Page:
Its December now so I am legally allowed to use the word Christmas in an article without fear of coming across like a late October Iceland television ad. I hope that you are all in the process of getting lovely presents for your loved and “not so loved but convention says you must buy them a christmas present” ones. If you are anything like me then you will be spending a great deal of time on what to get that latter group of people. The ones who you don’t see from year to year and actually don’t really know a great deal about them and what they enjoy doing. If you work in an office it might be that you have picked Colin out – the guy that wears the “matrix” style trench coat to work and you occasional overhear talking about fantasy role play he was doing at the weekend (no offence is meant to people called Colin – it was a school thing).
If you are in this situation, then like me you will be familiar with that festive allocated area close to the checkouts otherwise known as the ‘get you out of a present jam’ the Christmas gift card/voucher. This is where the financial angle comes in though and I heed you to take warning. Last year I took this easy route of the HMV voucher, I envisaged in my head the feeling of freedom I had gifted to the lucky individual – the freedom to buy the box set they really wanted not the Alan Partridge DVD I had chosen for them. Fast forward 2 weeks to the actual day of the christmas party and we get to the exchange of gifts. I get a nice warm feeling inside as the reciever of my gift pretends that this £10 gift voucher is somehow more thoughtful and useful than an actual £10 note (which can be spent as legal tender anywhere from the smallest shop in Whitstable to Harrods of London). The following day as I eat my breakfast whilst listing to the BBC business news I’m horrified to hear the news that HMV has entered administration. Okay as I listen on I hear the good news that their shops are remaining open in the interim as administrators try to find a buyer, however Gift vouchers are not being accepted, but you can send your vouchers to PricewaterhouseCoopers who will put you on a list with the other tier 5 creditors.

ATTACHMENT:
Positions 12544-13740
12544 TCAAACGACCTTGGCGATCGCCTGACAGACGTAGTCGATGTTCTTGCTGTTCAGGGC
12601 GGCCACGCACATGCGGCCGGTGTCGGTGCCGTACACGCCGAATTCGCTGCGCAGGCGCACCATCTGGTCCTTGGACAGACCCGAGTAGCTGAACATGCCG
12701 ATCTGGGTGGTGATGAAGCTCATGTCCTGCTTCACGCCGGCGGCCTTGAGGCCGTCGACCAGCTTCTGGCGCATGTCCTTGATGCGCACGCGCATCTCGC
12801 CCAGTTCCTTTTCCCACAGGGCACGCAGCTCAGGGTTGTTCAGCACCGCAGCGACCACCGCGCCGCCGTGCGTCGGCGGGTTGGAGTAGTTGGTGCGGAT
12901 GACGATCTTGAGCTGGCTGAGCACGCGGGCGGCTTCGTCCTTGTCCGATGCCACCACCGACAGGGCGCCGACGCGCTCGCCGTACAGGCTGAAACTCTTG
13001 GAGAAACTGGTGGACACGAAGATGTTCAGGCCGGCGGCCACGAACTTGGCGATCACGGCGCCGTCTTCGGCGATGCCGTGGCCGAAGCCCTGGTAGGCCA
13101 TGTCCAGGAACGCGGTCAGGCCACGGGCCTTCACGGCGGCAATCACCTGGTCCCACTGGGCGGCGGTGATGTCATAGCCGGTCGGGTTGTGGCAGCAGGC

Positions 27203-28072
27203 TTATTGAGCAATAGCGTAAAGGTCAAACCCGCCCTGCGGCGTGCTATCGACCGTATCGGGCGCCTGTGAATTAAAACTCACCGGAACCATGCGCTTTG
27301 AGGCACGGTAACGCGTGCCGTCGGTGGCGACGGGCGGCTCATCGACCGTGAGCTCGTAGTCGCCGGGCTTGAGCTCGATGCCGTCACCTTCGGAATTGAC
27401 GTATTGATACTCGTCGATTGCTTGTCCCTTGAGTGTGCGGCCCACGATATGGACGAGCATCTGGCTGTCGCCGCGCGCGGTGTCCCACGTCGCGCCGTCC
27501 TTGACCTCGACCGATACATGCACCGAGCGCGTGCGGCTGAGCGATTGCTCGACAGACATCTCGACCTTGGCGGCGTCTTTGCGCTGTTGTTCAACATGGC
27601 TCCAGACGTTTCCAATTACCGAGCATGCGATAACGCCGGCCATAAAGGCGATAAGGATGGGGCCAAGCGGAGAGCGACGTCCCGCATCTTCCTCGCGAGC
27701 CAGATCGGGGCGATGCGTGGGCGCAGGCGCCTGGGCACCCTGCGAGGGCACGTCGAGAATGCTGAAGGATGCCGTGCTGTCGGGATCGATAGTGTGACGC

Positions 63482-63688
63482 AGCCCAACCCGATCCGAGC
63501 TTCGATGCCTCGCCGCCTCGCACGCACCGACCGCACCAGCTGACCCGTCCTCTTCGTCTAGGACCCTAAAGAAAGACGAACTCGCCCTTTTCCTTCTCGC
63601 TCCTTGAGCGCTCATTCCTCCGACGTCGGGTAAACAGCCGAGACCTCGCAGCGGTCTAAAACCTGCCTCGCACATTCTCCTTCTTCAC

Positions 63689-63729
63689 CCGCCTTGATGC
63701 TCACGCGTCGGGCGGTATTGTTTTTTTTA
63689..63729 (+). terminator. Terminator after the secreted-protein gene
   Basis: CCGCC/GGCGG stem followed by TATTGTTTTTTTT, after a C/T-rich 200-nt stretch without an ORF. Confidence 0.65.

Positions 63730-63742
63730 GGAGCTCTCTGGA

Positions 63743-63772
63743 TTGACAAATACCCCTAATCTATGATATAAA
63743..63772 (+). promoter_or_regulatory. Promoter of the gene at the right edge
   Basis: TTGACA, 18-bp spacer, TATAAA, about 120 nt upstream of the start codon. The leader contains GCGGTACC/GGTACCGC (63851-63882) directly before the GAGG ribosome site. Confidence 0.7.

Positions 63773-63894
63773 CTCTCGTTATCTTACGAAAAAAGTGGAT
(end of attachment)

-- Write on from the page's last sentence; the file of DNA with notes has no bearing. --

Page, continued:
Now, in case you are wondering tier 5 is not very close to the top for people it is important to repay! If that is not bad enough I now have to have a conversation with Colin who is going to to insist that I give him nothing more and where I am going to insist I must make the gift of Christmas complete.
This is just an example but it does raise a valid point – gift vouchers are not cash and if something happens to the retailer your vouchers will fall very low in terms of getting your money back not to mention it is not going to be a quick process. Last year we saw failures of HMV, Blockbusters, Jessops, Past times, to name but a few. Most retailers go bust in January and February. December tends to be their best month, by this time it will be the person who has received your gift who will have lost out and you at best end up paying for something twice or feeling a bit sheepish!
A great alternative to gift vouchers can be cash! Or some shopping centres do vouchers that can be used at any of the shops in that shopping centre like Westfield. I have never heard of these failing but I am assuming they can. I suppose the moral of this story if you are like me is to give yourself more time looking or if that fails there is always the gloved yeti ice scraper: http://www.prezzybox.com/yeti-glove-ice-scraper.aspx
Gem and co are chartered financial planners based in Wimbledon who help clients with all aspects of finance and financial planning. You can email me firstname.lastname@example.org or if you have any questions feel free to call me directly 020 85430111